Cloth Diaper Awareness

I was notified of my previous posts in Facebook thru its On This Day feature, and I saw what I posted 4 years ago. This was my entry for an online contest in a cloth nappying group to raise awareness in using cloth diapers as a better and cheaper alternative to disposable diapers.

Sadly, I was not the winner of the said event haha, but I am happy to have done my part in sharing the goodness of cloth diapers with my friends. Back then, only a few moms know about cloth diapering, and mostly were because they were not informed or they were not interested at all. Looking back at the original post, I only had 28 appreciations and I don’t even know if those 28 people even had the time to read what my post was about. But now, I have noticed that a lot more moms are very much open about the idea of using cloth diapers for their little one plus there are also cheaper cloth diapers being sold today. Not only because of the very addictive prints, cloth diapers are a hit because of its value for money. Compared with an inexpensive Php5 disposable diaper, a Php200 cloth diaper is waaay much cheaper in the long run. I would like to tell more about my cloth diapering journey but I am stuck with a ton of weekend household chores that needs to be done. As of now, here is an insight and maybe a little bit of an eye opener to disposable diapering moms on WHY CLOTH DIAPERS 🙂

*This post is intended to inform and influence, but never my intention to push disposable diapering moms to use cloth diapers, offend, and/or shame them. Each mom has their own way of raising their kids in a way they want, and there are reasons to each person’s choices or preference.


My second child who was 18 months in the photo, covering my eyes as I held a pack of disposable diapers in a supermarket. Wala akong galit sa Pampers ‘kay? Sadyang yon ang nadampot ko at mabilisan ang photoshoot na yan kasi bawal 😛

An open letter to all the future moms and moms out there like me who love their little ones:

Dear Mommy,
Do you wonder where those disposable diapers go after your little ones use them? That when you buy a 52-piece pack of quality disposable diapers, you actually buy 52 pieces of quality garbage? Yes, that’s right! You see, everything in the package and on this whole grocery display aisle of diapers goes to waste. Regardless of its “breathable stay dry”, “adjustable magic tapes”, “rash prevention”, “aloe lotion”, “4 layers gel”, and all the other things they would want you to believe, whether it’s the most expensive brand or the cheapest, it’s junk. It also doesn’t matter if it claims to be the highest quality or the most popular brand of disposable diaper – in the end, they all go and stay at the dump. By saying that they stay, I mean that they really stay there for a long period of time. So long that maybe even your kid’s great grandchildren can still see it and it’s not yet even decomposing! Imagine that future environment where your kids will be living. I’m not over reacting Mommy; I’m just sharing with you a fact.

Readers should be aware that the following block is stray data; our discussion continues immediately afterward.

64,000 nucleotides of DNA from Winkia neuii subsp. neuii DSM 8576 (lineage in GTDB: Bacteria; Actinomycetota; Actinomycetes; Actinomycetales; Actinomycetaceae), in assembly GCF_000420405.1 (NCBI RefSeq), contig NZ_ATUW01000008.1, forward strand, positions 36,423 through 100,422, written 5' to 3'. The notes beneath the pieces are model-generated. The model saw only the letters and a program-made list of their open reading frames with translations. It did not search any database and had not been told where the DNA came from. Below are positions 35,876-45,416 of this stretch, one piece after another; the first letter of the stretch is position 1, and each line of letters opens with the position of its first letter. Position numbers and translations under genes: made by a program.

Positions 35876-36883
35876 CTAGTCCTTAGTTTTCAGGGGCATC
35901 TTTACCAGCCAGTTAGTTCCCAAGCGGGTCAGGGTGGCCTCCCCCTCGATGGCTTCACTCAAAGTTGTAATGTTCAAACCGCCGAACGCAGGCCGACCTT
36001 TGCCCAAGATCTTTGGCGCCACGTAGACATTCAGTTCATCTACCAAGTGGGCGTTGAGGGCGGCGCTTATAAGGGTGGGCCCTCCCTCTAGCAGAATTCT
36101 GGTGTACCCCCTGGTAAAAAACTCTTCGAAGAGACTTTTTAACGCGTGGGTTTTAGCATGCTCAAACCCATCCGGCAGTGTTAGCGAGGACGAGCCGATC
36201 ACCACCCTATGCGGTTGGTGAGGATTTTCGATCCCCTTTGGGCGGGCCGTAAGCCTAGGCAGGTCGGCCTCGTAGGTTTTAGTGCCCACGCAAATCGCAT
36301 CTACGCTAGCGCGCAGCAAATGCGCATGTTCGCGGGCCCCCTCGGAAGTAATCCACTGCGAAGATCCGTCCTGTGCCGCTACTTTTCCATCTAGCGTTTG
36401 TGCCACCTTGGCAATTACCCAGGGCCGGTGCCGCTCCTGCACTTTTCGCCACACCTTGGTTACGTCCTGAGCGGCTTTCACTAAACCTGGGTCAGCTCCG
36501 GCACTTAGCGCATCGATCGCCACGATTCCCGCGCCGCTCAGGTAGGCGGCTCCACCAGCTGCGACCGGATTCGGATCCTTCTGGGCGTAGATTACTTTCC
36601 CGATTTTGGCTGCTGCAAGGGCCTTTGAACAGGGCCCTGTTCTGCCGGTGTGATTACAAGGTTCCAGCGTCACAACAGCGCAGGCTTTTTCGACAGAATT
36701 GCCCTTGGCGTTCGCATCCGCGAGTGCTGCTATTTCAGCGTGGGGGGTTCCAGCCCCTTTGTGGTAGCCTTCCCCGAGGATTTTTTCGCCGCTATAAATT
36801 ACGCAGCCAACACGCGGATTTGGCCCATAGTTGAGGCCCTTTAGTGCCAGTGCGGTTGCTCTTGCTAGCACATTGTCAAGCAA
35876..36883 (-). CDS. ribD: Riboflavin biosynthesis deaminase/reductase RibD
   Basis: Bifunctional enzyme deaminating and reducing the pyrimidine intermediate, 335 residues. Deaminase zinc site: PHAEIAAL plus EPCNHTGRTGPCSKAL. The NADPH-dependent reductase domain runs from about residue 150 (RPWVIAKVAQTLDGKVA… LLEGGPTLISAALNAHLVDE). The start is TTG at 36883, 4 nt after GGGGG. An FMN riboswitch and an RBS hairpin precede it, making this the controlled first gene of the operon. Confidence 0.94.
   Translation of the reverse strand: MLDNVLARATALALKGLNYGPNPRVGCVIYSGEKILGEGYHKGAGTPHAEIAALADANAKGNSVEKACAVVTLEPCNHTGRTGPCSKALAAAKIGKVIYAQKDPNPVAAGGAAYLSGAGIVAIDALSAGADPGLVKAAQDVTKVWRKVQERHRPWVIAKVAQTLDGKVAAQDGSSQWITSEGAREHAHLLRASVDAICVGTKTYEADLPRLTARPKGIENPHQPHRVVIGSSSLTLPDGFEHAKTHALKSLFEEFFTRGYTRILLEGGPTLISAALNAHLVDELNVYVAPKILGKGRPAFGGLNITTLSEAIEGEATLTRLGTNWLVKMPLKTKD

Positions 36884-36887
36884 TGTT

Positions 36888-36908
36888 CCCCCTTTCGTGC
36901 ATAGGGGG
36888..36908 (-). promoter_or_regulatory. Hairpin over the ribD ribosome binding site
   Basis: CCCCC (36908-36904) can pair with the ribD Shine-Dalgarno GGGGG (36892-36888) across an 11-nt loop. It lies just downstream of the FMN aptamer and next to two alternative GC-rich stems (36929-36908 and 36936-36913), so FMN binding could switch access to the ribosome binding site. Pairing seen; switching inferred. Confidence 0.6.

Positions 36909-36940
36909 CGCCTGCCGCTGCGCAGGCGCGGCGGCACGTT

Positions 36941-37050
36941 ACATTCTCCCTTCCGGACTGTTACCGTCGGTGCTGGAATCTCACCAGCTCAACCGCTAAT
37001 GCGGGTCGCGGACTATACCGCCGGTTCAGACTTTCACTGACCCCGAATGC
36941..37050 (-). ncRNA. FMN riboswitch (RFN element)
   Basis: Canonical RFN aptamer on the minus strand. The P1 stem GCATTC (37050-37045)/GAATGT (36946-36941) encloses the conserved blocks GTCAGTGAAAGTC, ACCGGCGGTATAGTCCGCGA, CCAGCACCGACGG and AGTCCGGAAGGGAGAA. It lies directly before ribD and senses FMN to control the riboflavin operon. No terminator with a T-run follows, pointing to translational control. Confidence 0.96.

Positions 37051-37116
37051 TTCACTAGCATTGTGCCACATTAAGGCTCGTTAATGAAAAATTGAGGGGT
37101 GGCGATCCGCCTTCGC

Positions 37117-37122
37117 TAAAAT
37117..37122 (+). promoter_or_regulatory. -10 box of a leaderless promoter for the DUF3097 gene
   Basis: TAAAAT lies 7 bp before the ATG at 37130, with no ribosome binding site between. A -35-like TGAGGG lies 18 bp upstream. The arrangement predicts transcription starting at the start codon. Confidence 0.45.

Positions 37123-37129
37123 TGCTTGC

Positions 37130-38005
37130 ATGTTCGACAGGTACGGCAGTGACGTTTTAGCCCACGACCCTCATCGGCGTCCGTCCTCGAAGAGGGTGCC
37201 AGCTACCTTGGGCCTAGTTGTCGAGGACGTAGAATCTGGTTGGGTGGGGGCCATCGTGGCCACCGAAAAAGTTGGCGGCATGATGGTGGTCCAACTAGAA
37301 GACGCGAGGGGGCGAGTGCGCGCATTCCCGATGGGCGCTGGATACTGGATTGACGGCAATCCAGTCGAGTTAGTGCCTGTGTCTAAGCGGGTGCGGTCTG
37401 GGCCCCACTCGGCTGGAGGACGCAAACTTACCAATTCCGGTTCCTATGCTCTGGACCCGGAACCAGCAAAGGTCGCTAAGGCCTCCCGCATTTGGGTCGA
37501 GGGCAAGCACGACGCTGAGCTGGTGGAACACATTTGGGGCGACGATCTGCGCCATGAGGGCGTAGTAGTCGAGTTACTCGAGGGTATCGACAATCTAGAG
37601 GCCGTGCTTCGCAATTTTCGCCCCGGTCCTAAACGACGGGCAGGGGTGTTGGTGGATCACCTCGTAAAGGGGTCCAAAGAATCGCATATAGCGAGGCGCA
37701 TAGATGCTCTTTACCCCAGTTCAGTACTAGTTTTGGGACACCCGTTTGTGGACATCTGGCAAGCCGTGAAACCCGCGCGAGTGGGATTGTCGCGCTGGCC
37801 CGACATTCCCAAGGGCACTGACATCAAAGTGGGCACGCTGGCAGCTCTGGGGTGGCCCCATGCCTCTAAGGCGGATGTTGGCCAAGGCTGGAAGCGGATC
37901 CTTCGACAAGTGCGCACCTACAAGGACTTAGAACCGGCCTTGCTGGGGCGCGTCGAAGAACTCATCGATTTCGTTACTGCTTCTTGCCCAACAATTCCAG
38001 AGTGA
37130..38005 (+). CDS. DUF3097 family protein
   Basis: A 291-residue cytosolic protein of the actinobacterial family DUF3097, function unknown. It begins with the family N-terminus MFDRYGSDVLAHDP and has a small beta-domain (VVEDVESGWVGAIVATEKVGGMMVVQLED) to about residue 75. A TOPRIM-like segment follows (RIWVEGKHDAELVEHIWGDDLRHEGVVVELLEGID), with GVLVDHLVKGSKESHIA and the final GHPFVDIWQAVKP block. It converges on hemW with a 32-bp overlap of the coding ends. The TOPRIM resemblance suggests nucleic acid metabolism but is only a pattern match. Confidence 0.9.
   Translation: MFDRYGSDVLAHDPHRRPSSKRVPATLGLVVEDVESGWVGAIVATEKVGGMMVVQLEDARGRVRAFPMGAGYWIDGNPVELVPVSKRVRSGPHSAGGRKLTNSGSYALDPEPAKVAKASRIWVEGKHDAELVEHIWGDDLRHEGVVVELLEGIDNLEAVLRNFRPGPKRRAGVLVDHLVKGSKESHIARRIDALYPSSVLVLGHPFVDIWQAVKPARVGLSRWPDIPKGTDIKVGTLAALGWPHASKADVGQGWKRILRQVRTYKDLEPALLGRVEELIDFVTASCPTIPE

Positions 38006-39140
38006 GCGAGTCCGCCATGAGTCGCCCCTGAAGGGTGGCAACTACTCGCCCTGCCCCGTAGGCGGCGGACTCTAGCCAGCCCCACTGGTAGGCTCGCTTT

That large size, 52-piece pack of disposable diaper that I am holding costs about the same as the reusable cloth diaper that my 18 month old son is wearing plus the laundry soap and water expense that it will incur when washed for ten times. 52 pieces of disposables can last for 10-12 days, while my son has that cloth diaper for a year now, and he’d still be using it up to his 3rd year or as long as it still fits. So you see, I’ve only spent once and it didn’t go to waste. Before, I thought that the drier the disposable diaper feels after my baby used it, the better. But I know now that the drier the disposable diaper, the more chemicals it contain. With cloth diapers, my son is not exposed to those harmful chemicals. I have mentioned the benefit of cloth diapers to our environment since it imposes less waste. In our country where floods are extensive and causes damage to others, it may be best to do our own share of helping the community by minimizing our garbage that contributes to flooding.
Being moms of this new generation, we have all the convenience and resources to survive the world of parenthood. We also give importance to functionality, practicality, and value for our money. Let us all be open to a better change and choice that will be beneficial our little ones and the environment as well. Cloth diapers are not only about saving money, but also about thinking for your child’s future by contributing to a healthy environment that he will live and grow by.
Consider my advice, Mommy. Make a smart decision. Switch to cloth diapers now for a happy baby, less waste, and a thankful Mother Earth. I won’t get tired of spreading the love and goodness of cloth diapers.

April Aubrey Angeles-Villanueva
Mother and Proud Cloth Diaper Advocate


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